In fact, use of prescription painkillers is growing nearly as fast as marijuana use: Every day, an estimated 5,800 people in the U.S. start misusing prescription pain relievers, compared to an estimated 7,100 new marijuana users each day.

The opioid epidemic has fueled the push for new alternatives, and a handful of pharmaceutical companies have even taken the first steps toward developing cannabis-based painkillers — but the research at times can be painfully slow.

“It took, if I remember correctly, 24 months just to get to the point where we could order our cannabis,” Lindley said.

They ultimately got five ounces of cannabis and 10 ounces of non-active placebo weed. That much weed would have cost $1,000 or less at many stores.

Despite living and working in Colorado, the researchers had to work with cannabis produced by the National Institute on Drug Abuse at the University of Mississippi, currently the only facility licensed to grow weed for research. Its cannabis is generally said to be low-potency and nothing like the commercial weed available here.

“Part of the problem is, if you want to do clinical research, you still have to do it with the crap that Ole Miss provides,” said Mark Kleiman, a professor of public policy at New York University.

That limit might change soon: The feds have said they plan to allow more research cultivators, which could speed the pace and variety of research.

At the same time, though, Attorney General Jeff Sessions has been dismissive of the idea of weed replacing opiates. It’s “almost a desperate attempt to defend the harmlessness of marijuana or even its benefits,” as he said in February.

“I doubt that’s true. Maybe science will prove I’m wrong.”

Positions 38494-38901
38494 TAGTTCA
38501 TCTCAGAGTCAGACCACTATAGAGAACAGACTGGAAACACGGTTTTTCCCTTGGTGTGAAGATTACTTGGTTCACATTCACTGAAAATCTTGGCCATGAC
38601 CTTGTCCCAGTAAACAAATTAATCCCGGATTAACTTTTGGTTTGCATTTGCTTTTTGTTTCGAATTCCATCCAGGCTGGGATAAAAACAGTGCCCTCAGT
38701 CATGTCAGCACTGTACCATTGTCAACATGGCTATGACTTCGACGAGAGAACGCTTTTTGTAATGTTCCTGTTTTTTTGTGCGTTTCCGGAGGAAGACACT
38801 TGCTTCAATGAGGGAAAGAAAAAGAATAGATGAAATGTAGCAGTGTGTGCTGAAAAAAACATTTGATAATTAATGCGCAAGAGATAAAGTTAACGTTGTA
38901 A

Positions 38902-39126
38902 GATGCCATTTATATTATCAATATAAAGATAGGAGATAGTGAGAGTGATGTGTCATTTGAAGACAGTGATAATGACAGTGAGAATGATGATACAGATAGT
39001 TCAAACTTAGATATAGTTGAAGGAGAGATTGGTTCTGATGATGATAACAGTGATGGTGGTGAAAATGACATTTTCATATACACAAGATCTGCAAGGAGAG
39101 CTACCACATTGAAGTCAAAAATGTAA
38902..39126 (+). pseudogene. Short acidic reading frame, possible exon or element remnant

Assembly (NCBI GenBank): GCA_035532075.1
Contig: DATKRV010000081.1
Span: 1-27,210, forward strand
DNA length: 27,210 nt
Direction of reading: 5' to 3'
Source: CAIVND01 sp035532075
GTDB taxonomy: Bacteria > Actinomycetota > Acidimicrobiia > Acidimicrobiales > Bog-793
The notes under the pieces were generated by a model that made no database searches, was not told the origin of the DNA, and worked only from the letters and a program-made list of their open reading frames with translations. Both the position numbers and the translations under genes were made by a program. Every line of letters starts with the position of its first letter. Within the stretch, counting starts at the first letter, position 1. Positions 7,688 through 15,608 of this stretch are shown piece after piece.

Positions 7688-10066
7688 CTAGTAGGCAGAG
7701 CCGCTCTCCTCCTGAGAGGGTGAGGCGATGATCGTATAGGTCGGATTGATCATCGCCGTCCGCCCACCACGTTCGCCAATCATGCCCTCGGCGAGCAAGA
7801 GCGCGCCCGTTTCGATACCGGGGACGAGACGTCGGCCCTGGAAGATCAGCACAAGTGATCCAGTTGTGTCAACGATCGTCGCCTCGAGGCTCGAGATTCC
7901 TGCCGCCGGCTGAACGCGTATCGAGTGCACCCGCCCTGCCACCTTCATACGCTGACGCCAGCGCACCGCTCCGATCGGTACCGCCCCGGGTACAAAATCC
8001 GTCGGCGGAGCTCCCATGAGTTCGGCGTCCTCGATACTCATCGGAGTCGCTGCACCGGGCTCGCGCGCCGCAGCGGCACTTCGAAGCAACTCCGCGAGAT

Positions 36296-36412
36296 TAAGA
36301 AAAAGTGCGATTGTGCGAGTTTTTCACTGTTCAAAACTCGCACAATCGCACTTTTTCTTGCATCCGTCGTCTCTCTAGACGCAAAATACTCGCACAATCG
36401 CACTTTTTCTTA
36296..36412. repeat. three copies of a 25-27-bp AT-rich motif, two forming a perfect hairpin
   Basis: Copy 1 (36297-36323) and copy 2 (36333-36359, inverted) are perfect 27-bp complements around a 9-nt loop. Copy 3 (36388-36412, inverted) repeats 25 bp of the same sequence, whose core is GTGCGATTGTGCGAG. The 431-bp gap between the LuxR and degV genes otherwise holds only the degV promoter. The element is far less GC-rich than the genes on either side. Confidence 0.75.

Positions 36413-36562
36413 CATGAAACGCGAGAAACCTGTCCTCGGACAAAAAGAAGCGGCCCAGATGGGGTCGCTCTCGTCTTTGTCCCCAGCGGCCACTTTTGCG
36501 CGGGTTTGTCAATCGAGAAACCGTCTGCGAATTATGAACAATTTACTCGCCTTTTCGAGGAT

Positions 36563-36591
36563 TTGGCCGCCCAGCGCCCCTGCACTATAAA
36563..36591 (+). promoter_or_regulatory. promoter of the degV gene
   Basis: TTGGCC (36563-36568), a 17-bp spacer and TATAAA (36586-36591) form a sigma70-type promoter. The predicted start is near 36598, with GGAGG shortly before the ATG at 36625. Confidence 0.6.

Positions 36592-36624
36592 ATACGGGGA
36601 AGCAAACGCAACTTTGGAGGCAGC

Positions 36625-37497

We’ll see.

“So far, the research isn’t that firm at all … It’s not like a done deal,” Bainbridge said. “We’re really going to need to improve that with well-designed trials.”

She thinks that her and Lindley’s study will be among the deepest to take on the question of marijuana as a painkiller. Each subject will come in for several test sessions. They’ll vaporize marijuana in one session, take oxycodone in another and take placebos in a third. In each session, placebo weed and placebo pills will keep the subjects from knowing what they’re really using.

The researchers will use a small clamping device on subjects’ legs to lightly test their pain threshold, which doesn’t sound like much fun if you’re high.

The experiment runs through summer 2019. If the results are promising, it could lead to extended tests where patients use cannabis for long periods of time. Previous research that has found evidence for weed as a chronic painkiller, but we’re far from a solid answer, she said.

“I think we’re still very early,” Lindley said.

But marijuana already may be replacing opioids.

In the early days of legal marijuana, many lawmakers hoped it would have one benefit: They thought that people might smoke more weed and drink less booze.

“I think most of us, going on abstract principals, would have guessed that cannabis would have turned out to be a substitute for alcohol and not much else,” said Kleiman, who has long followed marijuana policy issues.

“Anyone who believed that, as I did, would have been wrong twice.”

There has been little proof that cannabis is replacing alcohol, he said — but the idea of marijuana as an opioid replacement has entered the scientific mainstream in the last few years, Kleiman said.

 

The results of the first handful of studies have been striking: One study found that medical cannabis laws might be associated with a 25 percent drop in overdose deaths.

Denver's latest cash crop. (Kevin J. Beaty/Denverite) marijuana; pot; weed; denver; colorado; denverite; kevinjbeaty;
Denver’s latest cash crop. (Kevin J. Beaty/Denverite)